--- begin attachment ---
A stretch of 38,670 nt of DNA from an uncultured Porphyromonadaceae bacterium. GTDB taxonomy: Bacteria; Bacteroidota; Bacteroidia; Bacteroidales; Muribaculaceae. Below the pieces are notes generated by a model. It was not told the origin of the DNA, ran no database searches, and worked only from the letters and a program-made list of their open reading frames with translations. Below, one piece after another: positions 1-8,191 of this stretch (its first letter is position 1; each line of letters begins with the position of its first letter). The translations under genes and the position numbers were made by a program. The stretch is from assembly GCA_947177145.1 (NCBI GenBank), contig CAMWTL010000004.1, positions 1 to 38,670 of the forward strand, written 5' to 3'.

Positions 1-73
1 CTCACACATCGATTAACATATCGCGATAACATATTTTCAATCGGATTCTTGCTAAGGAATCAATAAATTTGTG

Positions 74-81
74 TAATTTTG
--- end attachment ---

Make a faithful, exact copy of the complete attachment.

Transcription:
A stretch of 38,670 nt of DNA from an uncultured Porphyromonadaceae bacterium. GTDB taxonomy: Bacteria; Bacteroidota; Bacteroidia; Bacteroidales; Muribaculaceae. Below the pieces are notes generated by a model. It was not told the origin of the DNA, ran no database searches, and worked only from the letters and a program-made list of their open reading frames with translations. Below, one piece after another: positions 1-8,191 of this stretch (its first letter is position 1; each line of letters begins with the position of its first letter). The translations under genes and the position numbers were made by a program. The stretch is from assembly GCA_947177145.1 (NCBI GenBank), contig CAMWTL010000004.1, positions 1 to 38,670 of the forward strand, written 5' to 3'.

Positions 1-73
1 CTCACACATCGATTAACATATCGCGATAACATATTTTCAATCGGATTCTTGCTAAGGAATCAATAAATTTGTG

Positions 74-81
74 TAATTTTG